[Dennis Allen] Centron Sound is a fusion of my life experiences of music expressed through my musical creations. I have two cultures, Black American and Jamaican. I appreciate them both and thank God for my blessing. Most of Centron productions consist of Jamaican vocals and alternative music, that's our niche. We have a philosophy of "out of many, one music."
The label seems to have made major strides from the late '80s until about 2001, and then lost a bit of momentum. What has happened in the intervening years?
[Dennis Allen] The music industry went down with the Trade Center on September 11, 2001. The music industry is still trying to find the right business formula. As for music itself, things is booming, talent wise. The era you mentioned, the mid- '80s to 2001, was the CD era. In those days we (Jamaicans), as music creators, depended on the major labels. In other words, when you blow up a song or track in the underground and sell a few thousand copies and/or get a radio ad, your label, producer, and/or artist was sure to get deal to pay some bills.
With the take over of digital and internet music services such as I-Tunes, Real Rhapsody, MSN, and more, the power is now back in the creators' hand. A short answer to your question: Centron Sound went through reorganization of our label in order to survive current and future changes. Centron Sound Records was one of the world first virtual record labels established in 1998.
What set backs did you have to overcome between then and now?
[Dennis Allen] Mostly financial.
You're a combination of record label/management company. Also, you're partnering with various record labels. Why this approach, which is unique to independent labels but prevalent with the majors?
[Dennis Allen] We as independents have to form partnerships, and bring our strengths together, such as finance, fan base, and other networking factors.
What are the current trends in Jamaican music? Do you reflect and keep up with them as far as the artists you sign or do you look for strong artists regardless?
[Dennis Allen] The current trend in Jamaican Music is music being more cultural and with meaningful lyrics; with real music by musicians playing instruments, and better overall songs.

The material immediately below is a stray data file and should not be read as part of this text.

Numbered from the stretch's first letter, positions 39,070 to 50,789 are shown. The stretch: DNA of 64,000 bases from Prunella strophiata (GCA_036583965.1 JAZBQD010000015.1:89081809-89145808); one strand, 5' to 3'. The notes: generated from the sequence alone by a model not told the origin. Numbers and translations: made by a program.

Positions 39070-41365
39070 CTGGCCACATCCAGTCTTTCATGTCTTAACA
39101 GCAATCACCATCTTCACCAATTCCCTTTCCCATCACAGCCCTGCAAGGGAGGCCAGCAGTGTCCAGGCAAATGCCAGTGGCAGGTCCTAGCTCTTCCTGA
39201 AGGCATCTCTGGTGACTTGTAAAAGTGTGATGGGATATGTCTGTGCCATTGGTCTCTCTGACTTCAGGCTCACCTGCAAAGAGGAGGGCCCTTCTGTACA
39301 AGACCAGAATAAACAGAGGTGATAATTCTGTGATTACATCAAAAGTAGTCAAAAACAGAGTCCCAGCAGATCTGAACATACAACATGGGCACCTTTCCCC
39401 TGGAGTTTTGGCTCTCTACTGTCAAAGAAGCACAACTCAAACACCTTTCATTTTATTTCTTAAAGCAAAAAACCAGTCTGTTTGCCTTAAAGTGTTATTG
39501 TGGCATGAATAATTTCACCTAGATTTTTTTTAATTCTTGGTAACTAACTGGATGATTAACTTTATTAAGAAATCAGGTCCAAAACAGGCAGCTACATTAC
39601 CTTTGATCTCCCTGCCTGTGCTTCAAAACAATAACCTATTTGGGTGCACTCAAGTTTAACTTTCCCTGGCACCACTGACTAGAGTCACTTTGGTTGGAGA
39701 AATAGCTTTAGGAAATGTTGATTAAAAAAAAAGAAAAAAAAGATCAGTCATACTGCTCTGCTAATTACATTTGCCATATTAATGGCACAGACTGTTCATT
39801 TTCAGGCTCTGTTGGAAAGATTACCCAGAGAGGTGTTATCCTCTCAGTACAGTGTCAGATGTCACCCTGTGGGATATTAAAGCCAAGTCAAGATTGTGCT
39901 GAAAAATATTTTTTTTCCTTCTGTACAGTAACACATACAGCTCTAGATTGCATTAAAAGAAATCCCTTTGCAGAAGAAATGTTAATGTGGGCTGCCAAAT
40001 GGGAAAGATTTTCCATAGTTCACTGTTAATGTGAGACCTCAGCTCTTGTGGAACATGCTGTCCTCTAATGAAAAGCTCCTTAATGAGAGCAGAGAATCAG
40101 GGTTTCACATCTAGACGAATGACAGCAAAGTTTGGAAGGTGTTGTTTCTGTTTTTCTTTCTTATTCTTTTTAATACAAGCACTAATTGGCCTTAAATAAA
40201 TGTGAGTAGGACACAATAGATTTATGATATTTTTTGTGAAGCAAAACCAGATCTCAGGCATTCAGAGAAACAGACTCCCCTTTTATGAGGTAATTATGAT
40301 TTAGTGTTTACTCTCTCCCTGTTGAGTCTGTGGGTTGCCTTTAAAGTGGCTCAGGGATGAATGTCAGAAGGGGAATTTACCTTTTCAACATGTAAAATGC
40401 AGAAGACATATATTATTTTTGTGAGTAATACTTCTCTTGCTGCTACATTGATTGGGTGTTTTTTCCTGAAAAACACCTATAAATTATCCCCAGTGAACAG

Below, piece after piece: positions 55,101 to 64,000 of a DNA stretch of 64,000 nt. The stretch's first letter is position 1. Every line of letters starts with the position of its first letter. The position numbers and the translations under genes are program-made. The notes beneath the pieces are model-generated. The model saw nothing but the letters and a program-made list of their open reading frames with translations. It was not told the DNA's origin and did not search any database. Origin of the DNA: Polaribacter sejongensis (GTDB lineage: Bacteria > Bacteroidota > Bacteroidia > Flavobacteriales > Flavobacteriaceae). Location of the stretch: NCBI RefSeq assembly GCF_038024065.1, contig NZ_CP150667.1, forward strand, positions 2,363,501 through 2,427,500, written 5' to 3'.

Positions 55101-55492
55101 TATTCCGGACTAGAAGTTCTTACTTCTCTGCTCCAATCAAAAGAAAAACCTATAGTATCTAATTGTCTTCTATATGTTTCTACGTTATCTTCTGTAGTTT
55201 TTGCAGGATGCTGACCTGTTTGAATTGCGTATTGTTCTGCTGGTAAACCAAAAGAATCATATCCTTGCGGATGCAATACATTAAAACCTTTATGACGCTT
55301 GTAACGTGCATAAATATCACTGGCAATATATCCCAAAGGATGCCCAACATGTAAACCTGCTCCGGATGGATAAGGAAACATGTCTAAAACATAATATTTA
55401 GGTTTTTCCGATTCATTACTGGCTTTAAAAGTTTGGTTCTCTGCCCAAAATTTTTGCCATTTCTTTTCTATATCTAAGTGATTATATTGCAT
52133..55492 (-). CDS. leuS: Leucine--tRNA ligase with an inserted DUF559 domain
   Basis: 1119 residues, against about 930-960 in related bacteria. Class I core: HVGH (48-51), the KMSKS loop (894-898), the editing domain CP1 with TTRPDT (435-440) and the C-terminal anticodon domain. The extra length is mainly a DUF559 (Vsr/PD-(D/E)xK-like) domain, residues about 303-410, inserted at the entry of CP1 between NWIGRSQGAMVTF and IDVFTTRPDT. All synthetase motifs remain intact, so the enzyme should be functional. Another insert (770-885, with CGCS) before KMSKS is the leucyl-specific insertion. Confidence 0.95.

How did you discover or get to put on Spragga Benz, Red Square Crew, Sharp Shoota, Johnny P, Banky Savanti, Don't Play and the other artists you work with?
[Dennis Allen] All the artist I represent is my family personal and business wise, I take care of them and they take care of me, we are all partners, with no bosses! I will tell you each individually in another piece. Each one is a long story.
What are you looking for in the artists you sign?
[Dennis Allen] Talent, brains, and discipline!
Hardcore dancehall has receded from the spotlight in popular music, having had a boom period in the nineties, showing up on hip hop artists' records such as Foxy Brown's last album and Ice Cube's Wicked, through to the recent hits by Beenie Man and Sean Paul. What is the future of dancehall?
[Dennis Allen] No one can predict! Dancehall has always been revolutionary, up until it became a liable business! Dancehall music has not gained any ground since the explosion in the early '90s.
Back then the industry was controlled by the independent labels and producers who paved the way for Dancehall to be known to audiences world-wide. The Jamaican government and large Jamaican corporations saw something of value that they wanted, but did not control. They took control by passing laws that affected the growth and prosperity of the art negatively.
In the past artists made their buzz via local sound systems, live outdoor gigs, and doing songs for local labels. The government passed a law that all promoters need a permit to keep an event, which is too expensive for the small promoters afford, so that avenue has been closed, therefore there's no outlet for upcoming artists. In other words, dancehall is not about the music anymore, it's all about business (money).
Remember Jamaica is only 145x50 miles wide, and every 1/4 mile there is an artist trying breakout, the competition is steep, so there's a lot of nepotism involved. Also, if a Reggae or dancehall artist is making progress and is not signed by the #1 so-called reggae/dancehall label/distributor, no one in the radio, press, or biz notices or even recognizes him or her, because it's all about "me and the record," not "music and people." It's a very complex issue.
What are the future goals of your label?
[Dennis Allen] The future goal of Centron Sound is to stay alert, current, and up-to-date with future changes and technology in the music industry, so I can keep doing what I love to do make music and share it with the world.